tRNA biology has lately seen a revival with the discovery of tRNA cleavage products as mediators of stress responses. In this issue of The EMBO Journal, Blanco et al now report that tRNA methylation, by protecting from cleavage, is relevant for normal brain development. The versatility of tRNA is further emphasized by a recent study in Cell that uncovered differential expression of tRNAs as a means to accustom codon usage bias to the needs in proliferating versus differentiating cells.
See also: S Blanco et al and
First discovered in the 1950s as ‘soluble RNA’ that makes up 10% of the total cellular RNA, the principal function of tRNAs as ‘intermediates’ that are covalently attached to amino acids prior to their incorporation into polypeptides became clear as early as 1958. In 1965, yeast tRNAAla was the first nucleotide sequence ever to be deciphered, a historic achievement that took several years of work and involved the purification of sufficient amounts of a single tRNA, digestion with different endoribonucleases followed by chromatographic separation and identification of the tRNA fragments. The availability of tRNA sequences immediately led to the recognition of its cloverleaf secondary structure and the fundamental importance of the trinucleotide anticodon as the reader of the genetic code, which had been broken around the same time in the early 60s (reviewed in RajBhandary & Kohrer, 2006). Due to its compact nature and stable folding, tRNA was also the first RNA to be crystallized, and its three‐dimensional L‐shaped structure was solved at a 3 Å resolution in 1974. After these seminal discoveries, most scientists closed the books on what was now understood as the key adapter molecule linking 20 different amino acids to the genetic code.
Recent discoveries, however, taught us unexpected lessons on regulatory functions of tRNAs: Their fragments turn out to mediate stress responses with critical impact on neurodevelopmental disorders. Moreover, there is growing evidence that relative tRNA abundance is actively regulated as to coordinate translation efficiency with gene expression profiles in a cell type‐dependent manner.
In the past few years, the correlation between tRNA availability, codon usage, and translation efficiency has been studied in multiple prokaryotic and eukaryotic species. In general, codons recognized by abundant tRNAs are more efficiently translated—and isoacceptor tRNAs for frequently used codons can be up‐regulated to ensure efficient translation (reviewed in Novoa & Ribas de Pouplana, 2012). Yet, codon bias varies between species and genes—and even within genes, there is a bias for rare codons at the beginning of the open reading frame (Tuller et al, 2010). Hence, cells combine the abundance of tRNAs with codon usage bias to optimize gene expression—or to intentionally restrict protein expression of specific genes: Translation of cell cycle regulators is limited by non‐optimal codon usage, presumably aiding fidelity at specific cell cycle phases (Frenkel‐Morgenstern et al, 2012). Following similar logic, differential tRNA expression has been described in different tissues after stress or in cancer (Pavon‐Eternod et al, 2009).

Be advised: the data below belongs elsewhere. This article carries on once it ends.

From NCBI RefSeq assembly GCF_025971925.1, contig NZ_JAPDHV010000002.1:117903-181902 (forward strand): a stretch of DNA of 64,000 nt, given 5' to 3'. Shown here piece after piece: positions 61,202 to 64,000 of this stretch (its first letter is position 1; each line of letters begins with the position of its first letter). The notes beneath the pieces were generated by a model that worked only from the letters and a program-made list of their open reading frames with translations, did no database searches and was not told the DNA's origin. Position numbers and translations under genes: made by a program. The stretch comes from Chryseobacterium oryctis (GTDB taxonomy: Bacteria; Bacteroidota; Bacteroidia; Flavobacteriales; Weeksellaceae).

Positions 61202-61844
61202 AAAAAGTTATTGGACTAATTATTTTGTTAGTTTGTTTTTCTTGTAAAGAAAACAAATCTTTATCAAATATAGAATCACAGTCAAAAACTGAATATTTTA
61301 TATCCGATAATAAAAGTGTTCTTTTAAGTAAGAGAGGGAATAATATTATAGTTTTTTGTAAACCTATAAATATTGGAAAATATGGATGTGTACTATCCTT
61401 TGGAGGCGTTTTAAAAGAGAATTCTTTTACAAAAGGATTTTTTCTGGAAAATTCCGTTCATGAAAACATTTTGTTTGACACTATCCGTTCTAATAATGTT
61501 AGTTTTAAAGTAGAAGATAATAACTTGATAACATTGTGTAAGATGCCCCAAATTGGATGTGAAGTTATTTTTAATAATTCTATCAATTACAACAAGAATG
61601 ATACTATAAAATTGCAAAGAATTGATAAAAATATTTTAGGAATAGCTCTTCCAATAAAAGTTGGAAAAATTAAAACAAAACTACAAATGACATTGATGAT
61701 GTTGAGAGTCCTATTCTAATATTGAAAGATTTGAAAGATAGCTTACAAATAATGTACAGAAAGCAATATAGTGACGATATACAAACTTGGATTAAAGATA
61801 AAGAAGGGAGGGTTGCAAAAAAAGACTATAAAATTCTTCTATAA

Important novel insight comes from systematic analyses of tRNA expression, histone modification, and transcript profiles studied in hundreds of human samples (Gingold et al, 2014). Notably, the tRNA profiles strongly differ between those categorized as ‘proliferating’ (e.g., tumor) and ‘differentiating’ (e.g., normal) cells. The most striking finding is that the codon usage of genes induced during proliferation versus differentiation correlates with the changes in tRNA abundance. In molecular terms, the authors identified sequence motifs within the promoters and histone modification patterns unique to differentiation‐ or proliferation‐associated tRNA genes. Hence, mRNAs expressed during proliferation and differentiation appear intimately coupled to the tRNAs needed for their optimal translation through coordinated transcriptional control (Gingold et al, 2014).